Motherhood Journal

Motherhood Journal #1

One of the main benefits of moving back to Korea is reconnecting with friends here in Korea. Half of my friends here are artists I met through school. In the span of six years I haven’t seen them, some have gotten married, some have become moms, and some have remained single. I could see how these life choices shape your artist’s career, especially if you are a woman.

Starting with myself, I was not able to produce any finished work for the past two full years. My last piece was an installation at Augsburg College in the summer of 2012. In the winter of the same year, I packed all my art materials in boxes and into a container storage and parted with them. Now I am Pacific Ocean away from them.

I miss checking in my studio everyday.

I think I am a better person when I am making art on daily basis. TH would do anything to help me get back to art (when he was still a law student back in the States, he took off one semester to be a full time dad so I can continue my art,)  but there aren’t much he can’t do right now while working six days a week, like most of other husbands working in Korea.

Through conversation with other artist moms who are in a similar situation as I am, I found some comfort in knowing that I am not alone in this battle. We share a common experience of postpartum depression. I have heard before that something like 1% of women actually gets a postpartum depression, but why does 100% of Korean woman artists have it?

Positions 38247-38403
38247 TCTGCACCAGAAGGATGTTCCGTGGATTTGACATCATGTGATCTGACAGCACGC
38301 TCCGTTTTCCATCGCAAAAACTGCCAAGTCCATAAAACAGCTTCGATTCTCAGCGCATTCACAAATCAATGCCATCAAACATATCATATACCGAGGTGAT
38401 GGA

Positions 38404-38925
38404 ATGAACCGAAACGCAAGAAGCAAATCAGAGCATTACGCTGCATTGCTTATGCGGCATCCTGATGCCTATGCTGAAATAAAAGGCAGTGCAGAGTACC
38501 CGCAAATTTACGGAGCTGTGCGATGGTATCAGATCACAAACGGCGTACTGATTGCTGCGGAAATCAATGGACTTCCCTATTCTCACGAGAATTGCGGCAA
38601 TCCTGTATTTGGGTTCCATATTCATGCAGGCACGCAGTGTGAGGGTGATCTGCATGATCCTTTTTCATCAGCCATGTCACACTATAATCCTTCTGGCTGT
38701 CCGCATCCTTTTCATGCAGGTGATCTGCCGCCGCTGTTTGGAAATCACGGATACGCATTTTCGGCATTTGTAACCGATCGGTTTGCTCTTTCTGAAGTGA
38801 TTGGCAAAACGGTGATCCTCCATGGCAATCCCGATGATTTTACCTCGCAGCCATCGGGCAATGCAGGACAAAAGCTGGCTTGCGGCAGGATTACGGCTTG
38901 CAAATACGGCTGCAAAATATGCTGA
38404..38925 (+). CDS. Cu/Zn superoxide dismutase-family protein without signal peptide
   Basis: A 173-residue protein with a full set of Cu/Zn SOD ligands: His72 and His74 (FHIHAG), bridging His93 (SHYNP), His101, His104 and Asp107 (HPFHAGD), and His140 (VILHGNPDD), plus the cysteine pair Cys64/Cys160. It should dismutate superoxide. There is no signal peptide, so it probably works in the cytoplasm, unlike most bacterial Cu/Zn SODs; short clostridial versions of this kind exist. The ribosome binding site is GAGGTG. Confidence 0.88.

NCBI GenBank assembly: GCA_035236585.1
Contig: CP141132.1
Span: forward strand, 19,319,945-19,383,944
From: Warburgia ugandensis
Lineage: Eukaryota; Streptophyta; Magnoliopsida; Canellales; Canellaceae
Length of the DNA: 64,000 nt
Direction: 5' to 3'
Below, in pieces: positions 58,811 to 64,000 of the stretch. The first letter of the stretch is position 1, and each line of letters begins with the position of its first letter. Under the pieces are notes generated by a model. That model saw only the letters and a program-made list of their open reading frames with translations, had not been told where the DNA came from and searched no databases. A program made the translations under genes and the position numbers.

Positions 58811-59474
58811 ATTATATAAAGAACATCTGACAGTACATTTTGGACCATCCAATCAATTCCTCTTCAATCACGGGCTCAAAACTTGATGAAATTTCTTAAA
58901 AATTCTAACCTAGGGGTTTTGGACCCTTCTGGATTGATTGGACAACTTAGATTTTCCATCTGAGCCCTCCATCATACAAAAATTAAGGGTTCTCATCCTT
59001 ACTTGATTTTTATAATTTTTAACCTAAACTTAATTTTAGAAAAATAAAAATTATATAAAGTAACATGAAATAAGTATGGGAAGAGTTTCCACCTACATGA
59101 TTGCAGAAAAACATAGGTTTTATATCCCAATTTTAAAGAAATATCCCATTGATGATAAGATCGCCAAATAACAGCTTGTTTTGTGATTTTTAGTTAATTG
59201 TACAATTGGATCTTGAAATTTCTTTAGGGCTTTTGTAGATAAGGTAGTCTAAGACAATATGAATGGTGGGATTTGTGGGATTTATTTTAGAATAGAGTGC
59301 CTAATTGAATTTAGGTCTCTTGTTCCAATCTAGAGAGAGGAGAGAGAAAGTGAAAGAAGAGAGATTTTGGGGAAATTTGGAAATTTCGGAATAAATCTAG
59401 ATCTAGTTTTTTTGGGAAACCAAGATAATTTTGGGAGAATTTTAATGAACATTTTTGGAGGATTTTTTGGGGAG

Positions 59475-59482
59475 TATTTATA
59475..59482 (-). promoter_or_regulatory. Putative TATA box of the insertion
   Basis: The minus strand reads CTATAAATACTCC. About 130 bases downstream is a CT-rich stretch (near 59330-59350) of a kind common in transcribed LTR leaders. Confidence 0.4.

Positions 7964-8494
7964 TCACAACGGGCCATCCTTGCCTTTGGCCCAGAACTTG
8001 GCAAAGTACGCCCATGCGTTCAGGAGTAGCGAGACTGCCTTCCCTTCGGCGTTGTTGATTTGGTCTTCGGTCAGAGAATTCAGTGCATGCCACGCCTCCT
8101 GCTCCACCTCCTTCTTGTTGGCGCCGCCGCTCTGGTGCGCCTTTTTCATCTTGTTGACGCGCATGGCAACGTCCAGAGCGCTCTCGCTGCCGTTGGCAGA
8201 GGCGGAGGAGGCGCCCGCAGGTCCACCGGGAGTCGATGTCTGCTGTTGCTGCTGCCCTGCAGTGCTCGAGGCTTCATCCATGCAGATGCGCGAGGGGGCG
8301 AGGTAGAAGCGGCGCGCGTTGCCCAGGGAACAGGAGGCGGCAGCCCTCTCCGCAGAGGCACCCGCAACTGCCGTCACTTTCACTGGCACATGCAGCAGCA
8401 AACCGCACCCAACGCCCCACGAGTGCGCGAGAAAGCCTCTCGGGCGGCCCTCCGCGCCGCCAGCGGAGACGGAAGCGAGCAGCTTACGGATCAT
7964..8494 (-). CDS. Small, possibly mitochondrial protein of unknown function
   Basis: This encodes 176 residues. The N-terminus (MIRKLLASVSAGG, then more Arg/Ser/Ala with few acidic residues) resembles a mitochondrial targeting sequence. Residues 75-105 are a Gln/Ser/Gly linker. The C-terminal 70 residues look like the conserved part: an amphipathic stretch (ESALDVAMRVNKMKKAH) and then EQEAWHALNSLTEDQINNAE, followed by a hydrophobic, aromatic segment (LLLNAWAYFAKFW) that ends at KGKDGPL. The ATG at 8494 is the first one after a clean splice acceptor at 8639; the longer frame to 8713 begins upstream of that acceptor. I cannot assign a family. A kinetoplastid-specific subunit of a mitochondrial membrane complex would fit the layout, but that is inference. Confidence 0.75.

Parenting is sill a “single mother’s” job in Korea. Not that the dads do not have a desire to be a parent, but their work schedule makes it very difficult for them to a be a dad from Monday to Saturday. What makes it hard for everyone is that PEOPLE* THINK IT IS NORMAL, ABSOLUTELY NORMAL FOR A WOMAN TO GIVE UP HER CAREER TO STAY AT HOME WITH A NEWBORN WHILE THEY DON’T THINK SO WITH A MAN. I am not going to deny all the joy and self-fulfillment that I received through parenting in the past five-very-long years, but I WISH I HAD A CHOICE.

I started to think that a lot of postpartum depression cases could be addressed only through changing the structure of the society.  I wish a first time mom does not have to be forced into a home devoid of any real conversation with a partner about real choices.

Well, I am gonna keep fighting. Anyone want to join me?


*What I mean by people is not its first definition, “all human beings,” but “a selective group linked by a common interest.” Of course it excludes me. In this case, this group includes most Korean males and both males and female in our parents’ generation.





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